Michael Shapiro’s The Last Good Season looks at 1956: the year after the Brooklyn Dodgers won their only World Series. With the same cast of characters, the Dodgers spent most of the season chasing the Milwaukee Braves, edging them for the pennant by just one game. Ted Kluszewski’s Cincinnati Reds finished only two games back.
Facing (naturally) the Yankees once again in the Fall Classic, they ran into Don Larsen’s unlikely perfect game and saw league MVP and Cy Young Award winner, Don Newcombe, hammered in the game seven loss.
This book interweaves three stories: First, the actual on-field play of the boys of summer.
It’s also the story of the changes in Brooklyn, as the ethnic makeup was undergoing a transformation. And that change played a part in the third story: that of Walter O’Malley’s attempt to get a new stadium, leading to the move to Los Angeles.
Though getting a bit long in the tooth (Jackie Robinson would be sold, then retire after the Series), the offense dominated National League pitching, while Don Newcombe and Clem Labine started and finished wins. Perhaps because so much has been written about these fifties Brooklyn Dodgers, the actual baseball part doesn’t make up quite as much of the book as expected. There’s still plenty there, but it’s not as big a part of the whole as the title leads one to believe.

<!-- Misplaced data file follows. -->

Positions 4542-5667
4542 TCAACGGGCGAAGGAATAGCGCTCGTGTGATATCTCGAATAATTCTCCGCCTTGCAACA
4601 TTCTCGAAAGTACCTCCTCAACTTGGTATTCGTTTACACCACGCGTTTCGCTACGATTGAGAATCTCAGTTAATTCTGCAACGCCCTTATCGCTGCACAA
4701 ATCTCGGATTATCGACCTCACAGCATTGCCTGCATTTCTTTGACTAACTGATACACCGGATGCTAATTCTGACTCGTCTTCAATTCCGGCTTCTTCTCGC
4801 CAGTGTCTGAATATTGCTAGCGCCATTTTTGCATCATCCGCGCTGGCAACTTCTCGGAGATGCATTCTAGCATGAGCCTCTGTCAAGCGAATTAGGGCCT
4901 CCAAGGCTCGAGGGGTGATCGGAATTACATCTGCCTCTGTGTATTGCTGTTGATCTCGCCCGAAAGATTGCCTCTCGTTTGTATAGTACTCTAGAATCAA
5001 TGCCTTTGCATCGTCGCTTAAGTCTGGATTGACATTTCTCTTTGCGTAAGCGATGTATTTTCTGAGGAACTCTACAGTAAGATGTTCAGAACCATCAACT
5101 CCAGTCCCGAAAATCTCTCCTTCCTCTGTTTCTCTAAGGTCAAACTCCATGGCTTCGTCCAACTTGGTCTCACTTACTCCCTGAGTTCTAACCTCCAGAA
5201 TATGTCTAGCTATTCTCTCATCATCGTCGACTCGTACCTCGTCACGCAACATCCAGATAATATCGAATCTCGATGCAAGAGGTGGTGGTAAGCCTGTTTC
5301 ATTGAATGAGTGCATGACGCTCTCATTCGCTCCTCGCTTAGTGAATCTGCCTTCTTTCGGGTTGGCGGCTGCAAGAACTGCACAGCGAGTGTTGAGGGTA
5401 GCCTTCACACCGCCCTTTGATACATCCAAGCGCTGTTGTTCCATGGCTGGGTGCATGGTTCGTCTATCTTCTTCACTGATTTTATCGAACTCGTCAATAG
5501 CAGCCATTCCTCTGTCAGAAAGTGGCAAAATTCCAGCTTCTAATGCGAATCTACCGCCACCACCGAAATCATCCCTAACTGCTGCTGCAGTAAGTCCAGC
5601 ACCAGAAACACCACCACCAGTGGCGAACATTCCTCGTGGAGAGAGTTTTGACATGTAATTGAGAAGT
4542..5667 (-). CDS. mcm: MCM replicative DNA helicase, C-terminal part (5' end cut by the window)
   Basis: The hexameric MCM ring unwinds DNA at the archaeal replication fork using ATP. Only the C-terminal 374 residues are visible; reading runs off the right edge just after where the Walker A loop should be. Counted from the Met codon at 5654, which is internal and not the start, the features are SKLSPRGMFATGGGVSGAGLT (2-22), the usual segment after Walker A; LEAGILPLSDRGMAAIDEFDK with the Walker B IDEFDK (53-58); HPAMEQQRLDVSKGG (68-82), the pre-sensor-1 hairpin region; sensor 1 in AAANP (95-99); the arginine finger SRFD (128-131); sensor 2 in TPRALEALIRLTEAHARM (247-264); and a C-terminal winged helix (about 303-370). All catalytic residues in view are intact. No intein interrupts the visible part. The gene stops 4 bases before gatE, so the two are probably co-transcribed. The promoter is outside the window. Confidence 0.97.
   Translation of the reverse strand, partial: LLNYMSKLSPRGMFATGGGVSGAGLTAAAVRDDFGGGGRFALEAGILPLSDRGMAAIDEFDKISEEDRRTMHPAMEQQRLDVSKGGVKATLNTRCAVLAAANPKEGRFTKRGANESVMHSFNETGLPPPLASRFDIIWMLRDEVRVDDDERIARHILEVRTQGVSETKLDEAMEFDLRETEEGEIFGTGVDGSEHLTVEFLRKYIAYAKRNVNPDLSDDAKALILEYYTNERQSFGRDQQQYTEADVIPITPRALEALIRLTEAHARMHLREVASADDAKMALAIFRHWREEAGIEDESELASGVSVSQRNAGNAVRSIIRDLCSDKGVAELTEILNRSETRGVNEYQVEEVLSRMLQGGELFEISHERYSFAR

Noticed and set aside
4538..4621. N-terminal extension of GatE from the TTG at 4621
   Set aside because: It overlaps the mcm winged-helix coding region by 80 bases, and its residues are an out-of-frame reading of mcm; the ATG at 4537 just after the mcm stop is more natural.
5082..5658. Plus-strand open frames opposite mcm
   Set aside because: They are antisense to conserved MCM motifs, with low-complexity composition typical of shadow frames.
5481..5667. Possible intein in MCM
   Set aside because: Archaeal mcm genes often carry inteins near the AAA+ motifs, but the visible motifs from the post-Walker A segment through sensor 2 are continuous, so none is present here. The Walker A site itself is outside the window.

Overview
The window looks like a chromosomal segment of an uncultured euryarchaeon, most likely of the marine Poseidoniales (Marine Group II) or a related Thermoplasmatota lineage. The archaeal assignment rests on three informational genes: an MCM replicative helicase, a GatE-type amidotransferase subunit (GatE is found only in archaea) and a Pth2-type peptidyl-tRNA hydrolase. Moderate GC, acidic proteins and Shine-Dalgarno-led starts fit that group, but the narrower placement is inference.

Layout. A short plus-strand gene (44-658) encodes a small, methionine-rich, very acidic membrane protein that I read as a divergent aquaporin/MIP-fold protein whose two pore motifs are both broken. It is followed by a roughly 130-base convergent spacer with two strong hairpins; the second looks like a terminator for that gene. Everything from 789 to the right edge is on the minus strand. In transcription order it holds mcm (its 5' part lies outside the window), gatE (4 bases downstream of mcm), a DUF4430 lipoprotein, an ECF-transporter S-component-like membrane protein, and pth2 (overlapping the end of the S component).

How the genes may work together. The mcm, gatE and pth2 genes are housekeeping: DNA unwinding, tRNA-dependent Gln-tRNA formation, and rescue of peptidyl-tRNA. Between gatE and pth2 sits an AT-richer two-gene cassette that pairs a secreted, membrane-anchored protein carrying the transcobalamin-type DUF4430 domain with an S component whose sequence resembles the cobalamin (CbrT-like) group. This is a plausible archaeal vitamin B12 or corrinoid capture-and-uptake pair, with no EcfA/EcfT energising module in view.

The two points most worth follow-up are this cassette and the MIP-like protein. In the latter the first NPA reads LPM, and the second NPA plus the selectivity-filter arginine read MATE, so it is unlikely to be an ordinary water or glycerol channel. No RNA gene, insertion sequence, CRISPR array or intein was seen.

There are long passages looking at the experiences of Brooklynites and the changes going on in the borough. I found these to be the least interesting parts of the book.
There is much about O’Malley’s attempt to build a new stadium in Brooklyn, and about powerful New York City official Robert Moses’ lack of interest in helping O’Malley on the latter’s terms. Whether or not O’Malley’s domed stadium and site selection was actually feasible, Robert Moses wasn’t interested in facilitating the project. In the end, he tried to push the Dodgers into a site in Flushing, which a few years later came to host Shea Stadium.
Every book seems to take sides. While Shapiro isn’t particularly sympathetic to O’Malley, he clearly states, “In the end, Robert Moses is the bad guy in this story.” I happen to be in the camp that there is much blame to be assigned to both sides. But O’Malley wanted to improve his business, couldn’t get what he wanted, and went somewhere else where he could get it. That’s a simplified view, but that doesn’t make it any less accurate.
I think that this is a pretty good book about the second-to-last season of the Brooklyn Dodgers, with quite a bit of information on the power struggle for a new ballpark. One interesting tidbit is that Los Angeles officials were in Ebbets Field, wooing Clark Griffith of the Washington Senators when O’Malley sent a note down, saying he wanted to talk to them. The Senators, of course, moved to Minneapolis and became the Twins.